Signs of spring:
• There’s a huge line at the garden center.
• I am going through a lot of allergy medication.
• Political campaigns are being launched.
It was the third item on the list that brought me to Clark County Auditor Greg Kimsey’s annual “Winning Ways to Run for Office” workshop for political candidates. In two information-packed hours, guest speakers cover everything from complying with campaign funding disclosure requirements to local sign regulations. Some of the speakers had great tips on campaign strategy, too.
My role was to talk about how to interact with the news media.
The first question is whether to interact with the news media. The short answer is yes. Every year, we get a few candidates who simply don’t talk to us. I guess this a purposeful decision, but I don’t understand the strategy. I do, however, see the results: These candidates almost always finish in last place.
So that’s my first bit of advice: Candidates should use the news media to publicize themselves and their campaigns. Paid media — signs, mailers — are very expensive. People won’t vote for people unless they know about them and what they stand for. News interviews are an ideal way for candidates to sell themselves.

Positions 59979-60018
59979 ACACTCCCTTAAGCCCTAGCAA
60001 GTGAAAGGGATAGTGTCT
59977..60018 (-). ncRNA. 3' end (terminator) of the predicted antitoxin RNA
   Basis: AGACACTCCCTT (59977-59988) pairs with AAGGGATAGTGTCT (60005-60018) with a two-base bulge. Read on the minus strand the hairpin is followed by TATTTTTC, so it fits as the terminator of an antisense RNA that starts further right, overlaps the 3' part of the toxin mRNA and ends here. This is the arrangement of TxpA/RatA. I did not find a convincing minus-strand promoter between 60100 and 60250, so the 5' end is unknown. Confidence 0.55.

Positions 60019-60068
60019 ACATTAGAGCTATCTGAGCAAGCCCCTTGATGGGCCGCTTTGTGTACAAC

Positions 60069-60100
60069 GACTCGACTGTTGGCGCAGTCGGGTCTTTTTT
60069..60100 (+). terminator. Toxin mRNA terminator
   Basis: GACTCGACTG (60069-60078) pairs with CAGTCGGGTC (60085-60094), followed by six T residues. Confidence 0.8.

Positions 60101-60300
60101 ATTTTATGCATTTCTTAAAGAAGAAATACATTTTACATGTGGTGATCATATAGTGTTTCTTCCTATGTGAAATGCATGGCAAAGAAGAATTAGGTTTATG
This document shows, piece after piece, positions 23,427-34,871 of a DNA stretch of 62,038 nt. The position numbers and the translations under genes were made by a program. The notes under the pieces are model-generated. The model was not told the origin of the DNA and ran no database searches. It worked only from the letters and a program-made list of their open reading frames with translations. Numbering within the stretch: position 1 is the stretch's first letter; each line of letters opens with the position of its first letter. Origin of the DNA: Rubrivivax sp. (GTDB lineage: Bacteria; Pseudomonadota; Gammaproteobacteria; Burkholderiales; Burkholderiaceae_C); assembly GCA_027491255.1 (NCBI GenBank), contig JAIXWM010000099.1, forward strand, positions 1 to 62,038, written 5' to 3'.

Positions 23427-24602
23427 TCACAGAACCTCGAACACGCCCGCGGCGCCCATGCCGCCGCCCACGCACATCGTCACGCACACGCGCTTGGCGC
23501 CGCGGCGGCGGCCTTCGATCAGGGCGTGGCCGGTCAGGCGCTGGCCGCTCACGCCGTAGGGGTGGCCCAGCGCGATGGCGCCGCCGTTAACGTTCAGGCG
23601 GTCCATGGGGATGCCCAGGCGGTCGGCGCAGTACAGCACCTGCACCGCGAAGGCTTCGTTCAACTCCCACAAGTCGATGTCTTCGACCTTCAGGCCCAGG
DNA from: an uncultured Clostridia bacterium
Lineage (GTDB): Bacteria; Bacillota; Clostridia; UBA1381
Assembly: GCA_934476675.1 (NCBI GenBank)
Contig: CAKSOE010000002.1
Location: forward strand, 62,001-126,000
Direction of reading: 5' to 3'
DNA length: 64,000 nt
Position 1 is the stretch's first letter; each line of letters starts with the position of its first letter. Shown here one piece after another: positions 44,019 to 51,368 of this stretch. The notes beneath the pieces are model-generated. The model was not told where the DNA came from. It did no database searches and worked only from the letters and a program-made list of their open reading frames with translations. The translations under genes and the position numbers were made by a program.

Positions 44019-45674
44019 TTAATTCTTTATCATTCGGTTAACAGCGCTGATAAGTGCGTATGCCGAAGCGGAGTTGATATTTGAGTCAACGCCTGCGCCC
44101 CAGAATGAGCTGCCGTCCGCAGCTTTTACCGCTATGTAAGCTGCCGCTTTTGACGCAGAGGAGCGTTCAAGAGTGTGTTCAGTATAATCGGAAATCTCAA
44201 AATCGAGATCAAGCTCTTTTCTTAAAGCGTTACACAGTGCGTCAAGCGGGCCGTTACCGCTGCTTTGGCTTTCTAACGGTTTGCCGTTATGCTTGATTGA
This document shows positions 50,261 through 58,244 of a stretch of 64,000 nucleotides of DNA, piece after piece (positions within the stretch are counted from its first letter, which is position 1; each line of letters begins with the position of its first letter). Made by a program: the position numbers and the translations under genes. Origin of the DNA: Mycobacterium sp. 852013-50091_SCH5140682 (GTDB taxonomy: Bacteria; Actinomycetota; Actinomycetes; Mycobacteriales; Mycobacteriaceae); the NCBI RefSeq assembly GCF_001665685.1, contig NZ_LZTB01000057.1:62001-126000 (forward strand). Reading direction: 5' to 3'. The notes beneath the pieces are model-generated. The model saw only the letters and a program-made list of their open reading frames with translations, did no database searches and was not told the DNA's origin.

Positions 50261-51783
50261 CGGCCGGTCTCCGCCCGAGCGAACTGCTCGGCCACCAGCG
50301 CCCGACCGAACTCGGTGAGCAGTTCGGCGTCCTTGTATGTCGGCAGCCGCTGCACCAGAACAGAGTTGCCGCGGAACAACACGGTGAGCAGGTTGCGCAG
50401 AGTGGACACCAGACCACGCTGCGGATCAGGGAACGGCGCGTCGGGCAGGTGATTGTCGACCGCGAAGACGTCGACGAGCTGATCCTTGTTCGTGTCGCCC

At The Columbian, we generally try to write a story about candidates when they declare for offices such as city council or school board. For uniformity, we generally play these stories on the bottom half of Page C1. If the candidate can provide us with a portrait, or if we have a recent one on file, it will accompany the story. And, please, I told the candidates, no selfies!
The next time the candidates are likely to see their name in the paper is filing week, which begins Monday. We will do a story on Monday for Columbian.com (Tuesday for print) with all the candidates’ names, focusing on any surprises and the larger offices, such as Vancouver City Council or Evergreen school board. We’ll update our list throughout the week, and we’ll do a wrap-up story after filings close on Friday afternoon.